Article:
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  • Writer's pictureAmanda Smyth, LCSW

Sleep: the Nemesis of Daylight Savings

Sleep is the foundation of emotional (& physical) health. With springing forward and losing an hour of sleep every one knows we are in for some suffering. Whether you are a parent or not you know this week is tough, your body's sleep patterns are about to be throw in chaos as we try to adjust. Ideally we prepare for this time, slowly adjusting in our sleep/wake times by 15 min increments every week beginning in March. But, lets be honest, most of are living by putting one foot in front of the other, not planning our wake/sleep times a month out! Instead let's take this time to reflect and see what kind of sleep foundation we have.

Although the following is geared towards children, we can apply these signs below to ourselves as well.

You know your child is NOT getting enough sleep if He/She:

  • Must be woken in the morning

  • Frequently melts down over seemingly “little things”

  • Experiences stomach or head aches

  • Is more anxious than usualIs crabby, clingy, uncooperative in the morning

  • Craves carbohydrates

  • Cannot get along with others during late afternoons

  • Needs more attention to stay on task

  • Talks excessively

  • Struggles to eat well, especially at dinner

  • Gets sick more frequently

  • Is frenzied and hyper – especially at bedtime

  • Is easily frustrated- nothing is right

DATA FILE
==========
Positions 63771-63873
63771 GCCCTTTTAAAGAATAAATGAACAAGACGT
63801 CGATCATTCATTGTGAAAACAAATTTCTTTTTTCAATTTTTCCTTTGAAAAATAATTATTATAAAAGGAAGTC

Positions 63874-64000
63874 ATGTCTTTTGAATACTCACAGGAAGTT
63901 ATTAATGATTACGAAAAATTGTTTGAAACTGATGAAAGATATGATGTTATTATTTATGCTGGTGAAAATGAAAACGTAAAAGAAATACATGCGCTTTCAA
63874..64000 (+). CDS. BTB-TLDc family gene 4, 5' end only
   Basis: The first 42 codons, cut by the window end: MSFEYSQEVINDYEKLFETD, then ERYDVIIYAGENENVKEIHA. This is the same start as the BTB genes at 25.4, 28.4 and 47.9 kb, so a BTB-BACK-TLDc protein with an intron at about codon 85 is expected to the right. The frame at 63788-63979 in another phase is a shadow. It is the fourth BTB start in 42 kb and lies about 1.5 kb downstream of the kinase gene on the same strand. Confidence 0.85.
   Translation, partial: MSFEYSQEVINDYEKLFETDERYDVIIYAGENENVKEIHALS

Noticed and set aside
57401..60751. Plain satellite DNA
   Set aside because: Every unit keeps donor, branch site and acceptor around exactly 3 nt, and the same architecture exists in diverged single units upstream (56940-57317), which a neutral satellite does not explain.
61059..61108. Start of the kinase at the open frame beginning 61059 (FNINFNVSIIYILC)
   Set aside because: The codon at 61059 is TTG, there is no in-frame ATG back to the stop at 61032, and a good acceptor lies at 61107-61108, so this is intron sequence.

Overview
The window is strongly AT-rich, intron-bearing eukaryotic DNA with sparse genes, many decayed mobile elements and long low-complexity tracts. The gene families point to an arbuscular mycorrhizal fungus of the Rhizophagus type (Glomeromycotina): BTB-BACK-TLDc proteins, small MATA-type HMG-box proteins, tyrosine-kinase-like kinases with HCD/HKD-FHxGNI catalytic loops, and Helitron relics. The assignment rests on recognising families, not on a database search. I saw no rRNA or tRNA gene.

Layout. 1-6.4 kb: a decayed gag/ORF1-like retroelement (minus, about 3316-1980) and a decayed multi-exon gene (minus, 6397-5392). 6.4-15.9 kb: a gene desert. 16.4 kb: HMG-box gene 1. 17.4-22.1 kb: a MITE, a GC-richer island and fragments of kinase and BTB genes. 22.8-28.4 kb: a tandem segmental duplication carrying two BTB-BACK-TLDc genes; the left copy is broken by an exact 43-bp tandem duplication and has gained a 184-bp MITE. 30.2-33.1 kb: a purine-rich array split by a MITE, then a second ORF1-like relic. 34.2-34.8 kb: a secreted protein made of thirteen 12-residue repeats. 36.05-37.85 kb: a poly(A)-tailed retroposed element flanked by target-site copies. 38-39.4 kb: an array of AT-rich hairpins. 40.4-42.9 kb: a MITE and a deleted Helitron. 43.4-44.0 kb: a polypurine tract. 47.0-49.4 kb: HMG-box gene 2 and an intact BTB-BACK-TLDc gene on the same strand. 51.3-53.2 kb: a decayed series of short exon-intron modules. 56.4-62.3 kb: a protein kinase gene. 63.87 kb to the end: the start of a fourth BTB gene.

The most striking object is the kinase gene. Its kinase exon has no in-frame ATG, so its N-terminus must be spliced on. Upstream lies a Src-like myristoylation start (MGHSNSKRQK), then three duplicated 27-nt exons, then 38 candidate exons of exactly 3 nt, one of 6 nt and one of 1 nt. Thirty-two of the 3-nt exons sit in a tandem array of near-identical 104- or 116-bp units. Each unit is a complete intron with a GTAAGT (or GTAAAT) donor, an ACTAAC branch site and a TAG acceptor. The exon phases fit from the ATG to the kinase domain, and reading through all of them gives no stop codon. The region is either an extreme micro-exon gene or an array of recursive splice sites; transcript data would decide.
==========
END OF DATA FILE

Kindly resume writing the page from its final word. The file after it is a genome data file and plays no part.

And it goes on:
• Falls apart during transitions or when surprised

You know your child IS getting enough sleep if he/she:

  • Awakens on his/her own

  • Is generally happy

  • Is cooperative in the morning

  • Listens well

  • Stays focused on tasks

  • Is healthier

  • Can easily solve problems with you

  • Can wait his/her turn

  • Gets along well with others – even late afternoons

  • Falls asleep easily at night

  • Is more patient

  • Eats well at meals

  • Can deal with changes in routine or surprises quite well

Guidelines for how much sleep is needed by age:

  • Preschoolers (3 to 5 years): Should average 10 to 13 hours per day.

  • School-age children (6 to 13 years): Should average 9 to 11 hours per day.

  • Teenagers (14 to 17 years): Should average eight to 10 hours per day.

  • Younger adults (18 to 25 years old): Should average seven to nine hours per day.

  • Adults (26 to 64): Should average seven to nine hours per day.

  • Older adults (age 65 and over): Should average seven to nine hours per day.

Some quick tips for better sleep:

Personal devices such as phones and tablets are one of the biggest culprits that interfere with restorative sleep. It has been found time and time again that the light emitted tricks the brain to think it's earlier in the day and it is not time for sleep, delaying the melatonin reponse that needs to happen. Using programs like Flux or Night Shift can help to dim lights automatically, but its best to stay off these devices a few hours before bed and keep them out of the bedroom all together. It is also important to note, that it is possible to appear to be sleeping through the night, but the restorative level of sleep is not reached, so give the elimination of devices a try if there are symptoms of poor sleep occurring in your home.

Parent's who stay connected with their child through the night/bed time routine have children who get to sleep at a consistent time. Wake and Sleep times are also best when they don't vary more than 30 mins from day to day, say on the weekends vs the weekdays.

Consider that foods/drinks are interfering with sleep.

Get outside and see the sun within an hour of waking... here's why.

For more on setting a bedtime routine to encourage restorative sleep can be found here and here

Still feel like you are getting a full nights sleep but not feeling restored for a new day, check this article out for other life style changes you can try or medical issues may need to be ruled out.

Sweet Dreams!

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